New research that sheds light on the methods and machinery used by HIV to infect cells provides insight into the tricky virus that potentially could guide the development of a vaccine against the virus that causes AIDS, according to U.S. government and other scientists.
09 October 2014 | Reuters
Technologies that allow investigators, for the first time, to watch what they call the 'dance' of HIV proteins on the virus' surface, which may contribute to how the virus infects human immune cells, have been developed by scientists. The new technology platform opens new possibilities for devising an approach to prevent HIV infection, note researchers
09 October 2014 | Science Daily
We respond to infections in two fundamental ways. One is 'resistance,' where the body attacks the invading pathogen and reduces its numbers. Another, which is much less well understood, is 'tolerance,' where the body tries to minimize the damage done by the pathogen. A study using data from a large Swiss cohort of HIV-infected individuals gives us a glimpse into why some people cope with HIV better than others.
17 September 2014 | Science Daily
A family of proteins that helps viruses, such as HIV and Ebola, enter a cell also can block the release of those viruses. When HIV-1 or any virus infects a cell, it replicates and spreads to other cells. One type of cellular protein—T cell immunoglobulin and mucin domain, or TIM-1—has previously been shown to promote entry of some highly pathogenic viruses into host cells. Researchers have now discovered that the same protein possesses a unique ability to block the release of such viruses. The findings are published in the Proceedings of the National Academy of Sciences.
“This is a surprising finding that provides new insights into our understanding of not only HIV infection, but also that of Ebola and other viruses,” says Shan-Lu Liu, associate professor of molecular microbiology and immunology at University of Missouri.
26 August 2014 | Futurity
One of the most effective methods used by HIV to evade control is to hide from the immune system. B-cells are crucial for controlling new infections, producing specific antibodies to attack it, which coat the surface of infected cells and tag them for destruction. But according to a study from Duke Medicine, published in Cell Host & Microbe, when HIV enters and begins replicating in the gut, the reaction of B cells is ineffective because the virus is able to pose as a “good” bacterium. Its gp41 surface protein - which is displayed on the surface of infected cells - looks like surface proteins on the cells of friendly gut bacteria.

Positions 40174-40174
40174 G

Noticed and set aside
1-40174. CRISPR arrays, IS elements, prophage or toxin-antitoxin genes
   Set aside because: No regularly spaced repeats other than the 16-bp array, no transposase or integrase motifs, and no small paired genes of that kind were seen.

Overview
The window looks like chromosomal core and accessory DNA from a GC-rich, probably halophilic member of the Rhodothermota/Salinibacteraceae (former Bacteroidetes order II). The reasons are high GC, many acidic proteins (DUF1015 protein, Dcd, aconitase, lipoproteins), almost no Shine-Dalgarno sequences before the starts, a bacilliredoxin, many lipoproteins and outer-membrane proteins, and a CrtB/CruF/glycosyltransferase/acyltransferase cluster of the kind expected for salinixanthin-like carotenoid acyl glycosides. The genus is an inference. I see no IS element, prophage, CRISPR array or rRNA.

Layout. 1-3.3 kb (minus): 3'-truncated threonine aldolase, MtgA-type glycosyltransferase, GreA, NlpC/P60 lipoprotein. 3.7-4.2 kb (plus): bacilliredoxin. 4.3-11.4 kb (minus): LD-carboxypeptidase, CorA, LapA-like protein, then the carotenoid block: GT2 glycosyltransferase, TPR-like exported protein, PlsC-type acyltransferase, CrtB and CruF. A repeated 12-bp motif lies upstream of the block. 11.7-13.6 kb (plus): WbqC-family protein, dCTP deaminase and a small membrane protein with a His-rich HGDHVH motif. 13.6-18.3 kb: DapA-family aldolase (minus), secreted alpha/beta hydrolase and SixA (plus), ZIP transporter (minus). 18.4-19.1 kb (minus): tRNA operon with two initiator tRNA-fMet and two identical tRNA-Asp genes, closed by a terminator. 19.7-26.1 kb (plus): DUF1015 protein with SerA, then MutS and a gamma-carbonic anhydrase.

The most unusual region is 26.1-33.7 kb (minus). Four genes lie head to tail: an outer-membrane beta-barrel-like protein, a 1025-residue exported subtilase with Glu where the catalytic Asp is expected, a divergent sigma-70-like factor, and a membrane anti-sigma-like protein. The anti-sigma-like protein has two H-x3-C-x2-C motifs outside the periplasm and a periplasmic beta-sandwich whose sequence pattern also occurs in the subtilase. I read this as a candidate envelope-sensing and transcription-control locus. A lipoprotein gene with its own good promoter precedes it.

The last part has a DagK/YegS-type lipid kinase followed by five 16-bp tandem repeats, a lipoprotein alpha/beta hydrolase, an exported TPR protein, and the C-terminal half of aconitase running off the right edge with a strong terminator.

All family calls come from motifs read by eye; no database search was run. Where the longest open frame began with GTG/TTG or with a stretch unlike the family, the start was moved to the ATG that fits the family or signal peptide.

21 August 2014 | The Conversation UK
Normal microorganisms in the intestines appear to play a pivotal role in how the HIV virus foils a successful attack from the body’s immune system, according to new research. "Gut flora keeps us all healthy by helping the immune system develop, and by stimulating a group of immune cells that keep bacteria in check," said the study's senior author. "But this research shows that antibodies that react to bacteria also cross-react to the HIV envelope."
14 August 2014 | Science Daily
Our immune system contains CD8+ T cells which protect us from various diseases such as cancer and viruses. Some of them are specifically tasked with killing cells infected with the HIV virus – and researchers from Karolinska Institutet, together with international colleagues, have for the first time identified a key explanation for why these cells are unsuccessful in their task. In simple terms, the immune system's ignition keys have not been turned all the way to the start position, which would enable the CD8+ T cells to kill the cells infected with HIV.
19 July 2014 | Karolinska Institutet press release
"Popular" cells - could there really be such a thing? According to a new opinion paper published in PLoS Pathogens, the human body may contain cells that have more contact with other cells and could be "superspreaders" of the HIV virus.
11 June 2014 | HIV / AIDS News From Medical News Today
In a new study that traces the evolution of HIV in North America, researchers have found evidence that the virus is slowly adapting over time to its human hosts. However, this change is so gradual that it is unlikely to have an impact on vaccine design.
11 June 2014 | Science Daily
A kidney disease treatment successfully compensated for the effects of a leaking gut among monkeys infected with the simian version of HIV.
11 June 2014 | AIDSMeds